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Lafayette and Roche-Fermoy

September 14, 2010

During Sunday’s Battles of Trenton walking tour the question was asked about just when the Marquis de Lafayette joined the fight on the American side. I confess I didn’t have the answer at hand when asked. However, it did make me think of the contrast between Lafayette…renowned for his service to the American cause, and another Frenchman who placed himself in service of the fight for Independence: Matthias de Roche-Fermoy.

Fermoy was born in the West Indies and was one of many “foreign” to gain command positions in the Continental Army. While he successfully led a brigade during the first Battle of Trenton (December 26, 1776), he abandoned his troops at an advance position during the run up to the Battle of the Assunpink, January 2, 1777. Although Fermoy fled he somehow managed to maintain his commission until he resigned in 1778 after being passed over for promotion.

Lafayette was immediately taken with the notion of the American colonies declaring and fighting for their independence. By December of 1776 he had arranged to enter American service as a major general. It wasn’t until June of 1777 that his self-financed ship landed in South Carolina and another month before he arrived in Philadelphia. Here he met General Washington and the two remained friends for life.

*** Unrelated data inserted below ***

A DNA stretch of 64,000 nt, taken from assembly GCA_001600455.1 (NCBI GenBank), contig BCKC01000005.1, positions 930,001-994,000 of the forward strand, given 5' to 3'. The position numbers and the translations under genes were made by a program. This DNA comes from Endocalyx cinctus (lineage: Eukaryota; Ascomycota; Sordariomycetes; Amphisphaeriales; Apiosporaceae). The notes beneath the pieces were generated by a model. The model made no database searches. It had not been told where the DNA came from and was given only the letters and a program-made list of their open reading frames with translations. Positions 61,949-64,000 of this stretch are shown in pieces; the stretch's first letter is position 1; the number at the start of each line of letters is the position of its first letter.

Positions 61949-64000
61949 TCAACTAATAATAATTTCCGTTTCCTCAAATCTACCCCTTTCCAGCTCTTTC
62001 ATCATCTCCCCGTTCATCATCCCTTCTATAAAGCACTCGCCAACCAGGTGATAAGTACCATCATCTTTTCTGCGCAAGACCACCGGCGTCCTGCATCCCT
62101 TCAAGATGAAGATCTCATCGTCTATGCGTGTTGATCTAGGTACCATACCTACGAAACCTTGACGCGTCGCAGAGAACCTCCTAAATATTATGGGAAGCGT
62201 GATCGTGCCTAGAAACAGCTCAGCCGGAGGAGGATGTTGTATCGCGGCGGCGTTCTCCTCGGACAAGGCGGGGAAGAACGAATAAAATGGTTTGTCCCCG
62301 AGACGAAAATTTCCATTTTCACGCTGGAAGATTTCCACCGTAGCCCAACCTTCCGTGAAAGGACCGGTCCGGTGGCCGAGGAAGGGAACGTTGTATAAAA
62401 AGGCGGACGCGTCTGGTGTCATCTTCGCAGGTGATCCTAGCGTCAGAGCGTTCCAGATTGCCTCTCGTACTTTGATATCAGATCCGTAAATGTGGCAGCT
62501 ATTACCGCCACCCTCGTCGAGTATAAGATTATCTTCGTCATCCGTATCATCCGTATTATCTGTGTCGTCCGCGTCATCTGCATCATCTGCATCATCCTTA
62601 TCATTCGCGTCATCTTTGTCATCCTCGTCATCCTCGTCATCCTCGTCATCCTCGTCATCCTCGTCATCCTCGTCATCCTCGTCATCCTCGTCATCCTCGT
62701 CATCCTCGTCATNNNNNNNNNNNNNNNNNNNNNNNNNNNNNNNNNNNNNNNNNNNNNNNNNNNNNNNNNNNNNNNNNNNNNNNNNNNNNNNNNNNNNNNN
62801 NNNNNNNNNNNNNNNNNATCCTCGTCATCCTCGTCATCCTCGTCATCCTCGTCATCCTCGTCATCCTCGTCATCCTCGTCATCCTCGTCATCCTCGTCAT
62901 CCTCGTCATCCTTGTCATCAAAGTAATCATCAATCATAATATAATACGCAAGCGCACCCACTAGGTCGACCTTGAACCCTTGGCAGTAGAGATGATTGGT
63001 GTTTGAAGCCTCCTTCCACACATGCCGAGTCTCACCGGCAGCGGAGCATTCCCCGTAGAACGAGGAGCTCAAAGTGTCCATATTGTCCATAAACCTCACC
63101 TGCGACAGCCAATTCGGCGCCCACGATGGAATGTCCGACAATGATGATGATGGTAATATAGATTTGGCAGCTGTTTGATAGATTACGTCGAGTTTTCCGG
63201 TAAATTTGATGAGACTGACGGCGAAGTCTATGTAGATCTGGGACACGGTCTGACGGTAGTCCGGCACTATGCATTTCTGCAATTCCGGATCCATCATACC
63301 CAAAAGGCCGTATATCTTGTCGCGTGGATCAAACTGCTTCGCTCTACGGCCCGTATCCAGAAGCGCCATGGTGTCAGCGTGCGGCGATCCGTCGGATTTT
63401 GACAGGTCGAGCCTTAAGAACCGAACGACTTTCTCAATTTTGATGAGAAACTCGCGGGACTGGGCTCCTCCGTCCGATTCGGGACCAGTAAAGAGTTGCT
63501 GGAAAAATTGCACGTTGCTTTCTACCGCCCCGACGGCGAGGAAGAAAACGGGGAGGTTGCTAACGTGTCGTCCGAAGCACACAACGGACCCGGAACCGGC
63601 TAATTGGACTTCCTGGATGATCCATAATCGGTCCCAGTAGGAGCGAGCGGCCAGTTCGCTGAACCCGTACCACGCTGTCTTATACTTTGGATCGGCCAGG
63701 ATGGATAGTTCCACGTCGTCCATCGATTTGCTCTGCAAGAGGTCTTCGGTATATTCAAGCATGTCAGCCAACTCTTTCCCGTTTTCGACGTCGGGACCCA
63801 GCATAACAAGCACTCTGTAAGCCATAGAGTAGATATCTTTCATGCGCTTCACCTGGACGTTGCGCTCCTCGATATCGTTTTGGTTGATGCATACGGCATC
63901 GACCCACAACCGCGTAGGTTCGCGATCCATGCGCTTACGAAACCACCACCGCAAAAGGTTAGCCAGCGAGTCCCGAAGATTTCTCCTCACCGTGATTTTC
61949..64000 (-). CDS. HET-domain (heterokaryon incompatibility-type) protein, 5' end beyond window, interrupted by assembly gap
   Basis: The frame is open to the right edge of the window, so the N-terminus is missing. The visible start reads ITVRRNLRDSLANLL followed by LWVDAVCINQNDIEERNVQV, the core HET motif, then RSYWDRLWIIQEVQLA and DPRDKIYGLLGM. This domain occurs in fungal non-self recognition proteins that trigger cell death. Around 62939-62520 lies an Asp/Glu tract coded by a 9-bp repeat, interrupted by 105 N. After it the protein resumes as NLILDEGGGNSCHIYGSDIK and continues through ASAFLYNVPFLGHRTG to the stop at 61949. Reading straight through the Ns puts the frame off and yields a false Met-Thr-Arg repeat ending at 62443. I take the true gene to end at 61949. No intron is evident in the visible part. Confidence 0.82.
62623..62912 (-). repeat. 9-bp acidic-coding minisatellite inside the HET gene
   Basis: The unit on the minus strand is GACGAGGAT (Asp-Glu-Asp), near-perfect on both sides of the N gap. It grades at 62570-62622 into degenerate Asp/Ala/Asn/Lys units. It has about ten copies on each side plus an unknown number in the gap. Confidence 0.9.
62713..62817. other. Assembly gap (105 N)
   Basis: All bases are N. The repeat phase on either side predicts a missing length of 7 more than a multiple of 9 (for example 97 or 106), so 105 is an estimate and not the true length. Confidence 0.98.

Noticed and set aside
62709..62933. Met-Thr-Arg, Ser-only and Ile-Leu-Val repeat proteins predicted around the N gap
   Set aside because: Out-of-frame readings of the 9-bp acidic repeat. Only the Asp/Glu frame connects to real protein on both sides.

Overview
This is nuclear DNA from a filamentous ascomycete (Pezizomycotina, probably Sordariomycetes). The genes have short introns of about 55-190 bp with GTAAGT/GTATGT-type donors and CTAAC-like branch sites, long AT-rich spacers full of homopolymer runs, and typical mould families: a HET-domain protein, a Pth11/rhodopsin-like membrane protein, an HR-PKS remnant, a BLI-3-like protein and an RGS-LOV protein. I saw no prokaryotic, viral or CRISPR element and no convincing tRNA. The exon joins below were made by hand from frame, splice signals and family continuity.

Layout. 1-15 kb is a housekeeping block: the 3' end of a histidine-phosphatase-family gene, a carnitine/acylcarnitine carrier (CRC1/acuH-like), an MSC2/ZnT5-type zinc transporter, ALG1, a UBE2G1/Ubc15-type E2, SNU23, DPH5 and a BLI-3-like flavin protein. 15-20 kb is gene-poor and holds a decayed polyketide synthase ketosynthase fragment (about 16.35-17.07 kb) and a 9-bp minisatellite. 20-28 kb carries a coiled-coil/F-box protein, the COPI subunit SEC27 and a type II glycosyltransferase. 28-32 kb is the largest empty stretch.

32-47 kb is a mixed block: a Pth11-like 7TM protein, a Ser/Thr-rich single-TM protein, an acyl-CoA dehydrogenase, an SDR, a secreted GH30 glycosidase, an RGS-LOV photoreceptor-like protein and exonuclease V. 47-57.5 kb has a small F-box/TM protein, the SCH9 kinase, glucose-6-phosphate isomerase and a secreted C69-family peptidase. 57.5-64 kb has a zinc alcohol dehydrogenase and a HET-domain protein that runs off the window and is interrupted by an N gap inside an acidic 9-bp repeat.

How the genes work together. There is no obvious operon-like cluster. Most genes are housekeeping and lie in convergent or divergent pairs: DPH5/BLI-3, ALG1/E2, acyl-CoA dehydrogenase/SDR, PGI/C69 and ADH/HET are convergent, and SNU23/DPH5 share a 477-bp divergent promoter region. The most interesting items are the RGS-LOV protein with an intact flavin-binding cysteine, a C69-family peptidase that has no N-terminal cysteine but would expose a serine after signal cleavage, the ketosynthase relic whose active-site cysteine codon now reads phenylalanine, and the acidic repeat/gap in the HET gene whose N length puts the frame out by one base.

It wasn’t until July 31 that the Congress finally granted Lafayette his commission. His distinguished service to the American cause is well documented:

  • Wounded during the Battle of Brandywine yet organized a successful retreat.
  • Served during the Battle of Rhode Island
  • Returned to France and negotiated an increased French commitment.
  • Back in America, he blocked Cornwallis’ troops at Yorktown while Washington prepared for battle against the British.

It is no wonder that the Continental Congress had grown weary and wary of these foreign volunteers.

Moreover, it was a good thing that they ultimately accepted Lafayette into the service.

Lafayette, along with General Washington, was adopted by Trenton as a favorite son.  Today’s Lafayette Street downtown bears witness to the high regard this Frenchmen was given by the city.

There is no Roche-Fermoy Street, anywhere, that I know.

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3 Comments
  1. Peter P permalink

    Roche de Fermoy. what could be a more aristocratic sounding French name. But an Irish eye would quickly pick him out as a Roche from Fermoy County Cork. Likely the descendant of one of the “Wild Geese”, those thousands of Irish who fled to the continent in the 17th and 18th century with no prospects at home. In fact Princess Di was of this family, a branch of whom obviously “got their head right” with the “New Order” and kept their lands. Poor Roche also got blamed for tipping off the American escape from Mt. Independence on Lake Champlain in 1777 by setting his headquarters ablaze. But it is always easier to blame the foreigner. 🙂

    • Wendy permalink

      I like your post! I believe I am related to Matthias. My Great x5 grandfather was James Roche , attorney general of Martinique in the 1700s. He was noted in Burkes peerage books as being 7th in descent from David Roche Lord Fermoy, lineage comes directly from David’s 6th son Philip of Scrall and Rahan. It makes me wonder if Matthias was my relatives brother …

  2. This is the first I’d learned of the Irish background for Roche de Fermoy. Thank you for pointing it out.

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